The amounts of this stimulus check may not be worth fighting over in court. The best solution is to try to come to an agreement - either to fairly divide the check now, or to hold on to it pending the final division of the whole marital estate. But there is talk of future stimulus checks of larger amounts being distributed in the future based on how long the coronovirus pandemic keeps hurting the economy. A well crafted temporary order now may prevent future check disputes when the financial consequences of who gets the stimulus check are higher.
If you have any questions about this topic or any other issues regarding your Houston/Galveston area divorce, then please contact us. For a limited time we are offering free virtual consultations to anyone going through a divorce or custody issue. Visit us at www.thepalmerlawfirm.com to schedule.
A federal judge overturned Attorney General Ken Paxton's recent ban on most abortions, the Austin American-Statesman reports. Paxton's ban came last Monday after Governor Greg Abbott issued an executive order that prohibited all non-life-saving medical procedures so that health care providers can focus on responding to the coronavirus. The order quickly faced a legal challenge from abortion services providers, and was ultimately blocked by U.S. District Judge Lee Yeakel, who determined the ban violated the constitution. "Regarding a woman's right to a pre-fetal-viability abortion, the Supreme Court has spoken clearly," Yeakel wrote in his decision Monday. "There can be no outright ban on such a procedure."
We are all in a very stressful and fearful time with the outbreak of the COVID-19 virus changing the way we live our lives. Many people have been sent home from jobs or limited in interacting in large groups. For our children, schools are closing and many normal extracurricular activities have suddenly stopped. To stop the spread of this highly infectious disease, we are being told to practice “social distancing”- staying away from other people and especially larger groups.
But what about families with custody orders? To date there has been no clear message about how families should address this, and for families who already find themselves in high conflict custody arrangements, the strain will be tremendous and the path confusing. Should periods of visitation with non-primary parents be discontinued along with other “social distancing”? What will be the repercussions if I keep my child from the other parent and how can I avoid them? Here are some clear answers to these questions:
1. Don’t deny visitation to the other parent unless you have a very good reason.
If you are the primary caregiver and the other parent has periodic visitation, you may be tempted to deny the other parent their weekend visitation during this crisis out of general fear that your child may become infected at the other parent’s house. Before you unilaterally disregard your custody order, you should consider very carefully whether you have any real reason to do so. The consequences of violating the custody order may be very real and land you in real trouble with the courts. Our Harris and Galveston County Judges take a dim view of people violating orders- even if the reasons are well intentioned. Denying visits may result in severe consequences for you and may give cause for a change of primary custody to the other parent or even a jail sentence in some cases.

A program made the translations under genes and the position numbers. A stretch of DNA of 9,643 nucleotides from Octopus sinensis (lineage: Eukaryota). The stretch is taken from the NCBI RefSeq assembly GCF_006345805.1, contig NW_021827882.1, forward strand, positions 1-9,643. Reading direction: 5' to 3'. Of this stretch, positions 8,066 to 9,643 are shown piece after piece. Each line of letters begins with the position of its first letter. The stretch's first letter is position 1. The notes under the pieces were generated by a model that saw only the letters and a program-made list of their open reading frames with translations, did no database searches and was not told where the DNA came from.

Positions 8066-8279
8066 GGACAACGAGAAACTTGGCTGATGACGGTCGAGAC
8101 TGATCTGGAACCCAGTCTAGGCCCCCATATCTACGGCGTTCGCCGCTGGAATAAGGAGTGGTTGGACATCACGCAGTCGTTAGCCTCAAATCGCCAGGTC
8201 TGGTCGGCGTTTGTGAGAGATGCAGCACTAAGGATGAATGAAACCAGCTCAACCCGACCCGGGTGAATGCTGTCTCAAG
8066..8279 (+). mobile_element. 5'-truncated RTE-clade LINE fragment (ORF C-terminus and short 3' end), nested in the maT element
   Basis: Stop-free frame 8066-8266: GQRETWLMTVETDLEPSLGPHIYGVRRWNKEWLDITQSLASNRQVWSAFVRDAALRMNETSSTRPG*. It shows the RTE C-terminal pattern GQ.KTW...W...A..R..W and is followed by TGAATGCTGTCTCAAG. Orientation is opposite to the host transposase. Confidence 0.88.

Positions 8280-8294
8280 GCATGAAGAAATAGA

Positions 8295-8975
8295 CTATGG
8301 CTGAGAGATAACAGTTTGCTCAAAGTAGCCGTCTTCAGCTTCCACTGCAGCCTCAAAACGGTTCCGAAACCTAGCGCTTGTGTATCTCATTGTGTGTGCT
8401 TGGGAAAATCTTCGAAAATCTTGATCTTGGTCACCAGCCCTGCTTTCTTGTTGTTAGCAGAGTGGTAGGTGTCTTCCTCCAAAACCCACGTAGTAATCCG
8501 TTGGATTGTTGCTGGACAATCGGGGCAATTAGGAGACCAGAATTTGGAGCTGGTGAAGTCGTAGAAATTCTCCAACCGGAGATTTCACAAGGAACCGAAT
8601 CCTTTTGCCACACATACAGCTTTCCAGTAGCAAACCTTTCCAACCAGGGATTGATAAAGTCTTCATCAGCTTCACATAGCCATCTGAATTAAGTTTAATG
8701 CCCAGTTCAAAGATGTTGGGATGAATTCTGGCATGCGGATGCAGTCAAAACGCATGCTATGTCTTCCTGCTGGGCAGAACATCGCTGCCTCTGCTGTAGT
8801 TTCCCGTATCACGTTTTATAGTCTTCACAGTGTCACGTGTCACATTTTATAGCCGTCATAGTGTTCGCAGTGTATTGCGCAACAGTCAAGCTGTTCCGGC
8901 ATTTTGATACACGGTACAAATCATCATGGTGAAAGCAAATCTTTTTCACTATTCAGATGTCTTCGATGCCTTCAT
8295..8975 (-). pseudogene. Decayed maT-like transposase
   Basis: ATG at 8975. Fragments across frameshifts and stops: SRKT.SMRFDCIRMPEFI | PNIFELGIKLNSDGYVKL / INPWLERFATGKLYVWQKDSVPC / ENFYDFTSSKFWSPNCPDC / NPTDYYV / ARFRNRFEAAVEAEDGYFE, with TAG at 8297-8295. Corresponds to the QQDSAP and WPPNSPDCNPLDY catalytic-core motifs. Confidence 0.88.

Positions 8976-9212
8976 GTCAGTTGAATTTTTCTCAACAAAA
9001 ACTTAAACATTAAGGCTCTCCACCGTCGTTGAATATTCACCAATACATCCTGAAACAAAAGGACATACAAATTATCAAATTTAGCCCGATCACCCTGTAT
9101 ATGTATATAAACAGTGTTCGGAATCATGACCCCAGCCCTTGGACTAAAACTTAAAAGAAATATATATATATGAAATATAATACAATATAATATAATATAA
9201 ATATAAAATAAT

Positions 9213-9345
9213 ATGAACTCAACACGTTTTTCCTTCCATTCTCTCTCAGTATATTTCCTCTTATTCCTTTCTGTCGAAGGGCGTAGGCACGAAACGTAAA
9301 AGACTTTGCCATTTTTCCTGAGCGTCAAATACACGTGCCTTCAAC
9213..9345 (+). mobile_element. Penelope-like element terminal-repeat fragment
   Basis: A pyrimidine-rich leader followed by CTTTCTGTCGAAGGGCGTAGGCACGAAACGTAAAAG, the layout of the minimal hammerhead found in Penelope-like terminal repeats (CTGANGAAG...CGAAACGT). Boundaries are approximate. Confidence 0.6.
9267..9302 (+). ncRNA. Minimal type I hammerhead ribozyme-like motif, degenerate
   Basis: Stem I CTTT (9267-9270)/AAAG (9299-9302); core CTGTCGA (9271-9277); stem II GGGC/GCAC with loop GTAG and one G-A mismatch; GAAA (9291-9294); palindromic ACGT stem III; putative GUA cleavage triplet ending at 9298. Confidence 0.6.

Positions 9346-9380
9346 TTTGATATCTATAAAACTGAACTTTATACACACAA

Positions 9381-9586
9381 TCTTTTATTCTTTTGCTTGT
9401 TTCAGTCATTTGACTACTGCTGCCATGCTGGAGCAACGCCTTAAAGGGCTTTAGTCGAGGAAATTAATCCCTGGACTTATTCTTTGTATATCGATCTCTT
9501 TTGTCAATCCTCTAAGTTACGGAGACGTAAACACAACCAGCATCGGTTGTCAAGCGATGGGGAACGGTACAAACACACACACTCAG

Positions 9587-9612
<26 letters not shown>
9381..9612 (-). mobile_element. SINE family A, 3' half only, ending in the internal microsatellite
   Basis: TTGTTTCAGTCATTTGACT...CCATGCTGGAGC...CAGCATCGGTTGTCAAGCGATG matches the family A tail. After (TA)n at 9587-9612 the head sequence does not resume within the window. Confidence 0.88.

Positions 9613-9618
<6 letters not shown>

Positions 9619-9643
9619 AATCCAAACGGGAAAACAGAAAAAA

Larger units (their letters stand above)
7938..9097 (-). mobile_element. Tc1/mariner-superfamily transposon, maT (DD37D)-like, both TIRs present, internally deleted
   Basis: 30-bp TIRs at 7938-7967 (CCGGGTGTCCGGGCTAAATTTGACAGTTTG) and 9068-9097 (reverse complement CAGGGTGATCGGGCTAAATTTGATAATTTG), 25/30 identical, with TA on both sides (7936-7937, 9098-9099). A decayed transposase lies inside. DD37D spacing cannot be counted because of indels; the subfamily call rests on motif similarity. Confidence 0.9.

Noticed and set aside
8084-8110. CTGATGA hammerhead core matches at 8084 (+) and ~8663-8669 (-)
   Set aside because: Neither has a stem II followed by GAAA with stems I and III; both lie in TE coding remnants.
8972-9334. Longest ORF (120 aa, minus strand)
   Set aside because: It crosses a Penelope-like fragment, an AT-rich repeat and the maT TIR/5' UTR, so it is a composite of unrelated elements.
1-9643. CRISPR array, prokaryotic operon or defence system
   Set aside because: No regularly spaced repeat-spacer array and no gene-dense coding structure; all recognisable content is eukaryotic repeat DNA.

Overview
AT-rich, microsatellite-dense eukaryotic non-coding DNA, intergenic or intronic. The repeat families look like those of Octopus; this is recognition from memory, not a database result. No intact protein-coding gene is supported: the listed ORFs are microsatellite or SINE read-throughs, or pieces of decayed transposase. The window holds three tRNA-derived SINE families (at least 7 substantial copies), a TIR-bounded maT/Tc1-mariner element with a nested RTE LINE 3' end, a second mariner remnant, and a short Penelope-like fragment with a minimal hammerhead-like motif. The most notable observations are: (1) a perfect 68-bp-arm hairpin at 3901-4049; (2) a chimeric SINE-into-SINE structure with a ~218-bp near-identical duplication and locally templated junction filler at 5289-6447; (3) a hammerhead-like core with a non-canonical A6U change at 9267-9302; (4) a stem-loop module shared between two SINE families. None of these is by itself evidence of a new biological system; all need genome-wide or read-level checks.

2. Communicate and find common ground for decisions.
Before you decide on your own to deny visitation with the other parent, communicate with the other parent about your fears and try to come to an agreement about temporary modifications to the visitation schedule. You may find they share the same fears about the child being in your home. If your co-parenting has been high-conflict up to this point, however, you may find this very difficult. But you must put your best effort forward.
Even if you have had difficulty in communicating in the past, both parents should try to put that aside (at least until this crisis is passed). One of the best ways to handle the situation is to adopt a business-like and professional attitude to deal with the issues at hand. Try to be focused and avoid emotional reactions. Tell the other parent exactly what you want to talk about and stick to that only. If they try to bring up the past or get off topic remind them of the urgency and importance of coming to agreements on how to handle the visits during this crisis. You both may have different viewpoints of what is the best action to take with regard to keeping your child healthy. With so many conflicting messaging on social media and the mainstream news, it is not surprising you both would have different ideas. The most important thing is to be consistent between the two parents. This situation is like no other and was very likely not conceived of when you made your custody order. You may be called upon to make decisions that are outside the order. Try to find a neutral and reliable source for a tie-breaking resource if you both disagree on how to manage this crisis. Try to agree on one source for recommendations for your child’s safety and agree that you will both use that source for co-parenting decisions that are not covered in your court order. You may agree to follow the advice of the child’s pediatrician for guidance. This is especially important if your child is immunocompromised or has another underlying health condition. Or you could both agree to follow the latest recommendations found on the CDC’s website or the Texas Health and Human Services. Whatever source you decide on , it is important that you both avoid the added conflict and stress of disagreement and you should find as much common ground as possible. One good start in finding common ground may be in that you both express your fears for your child and reaffirming that you each love your child and have their best interest at heart.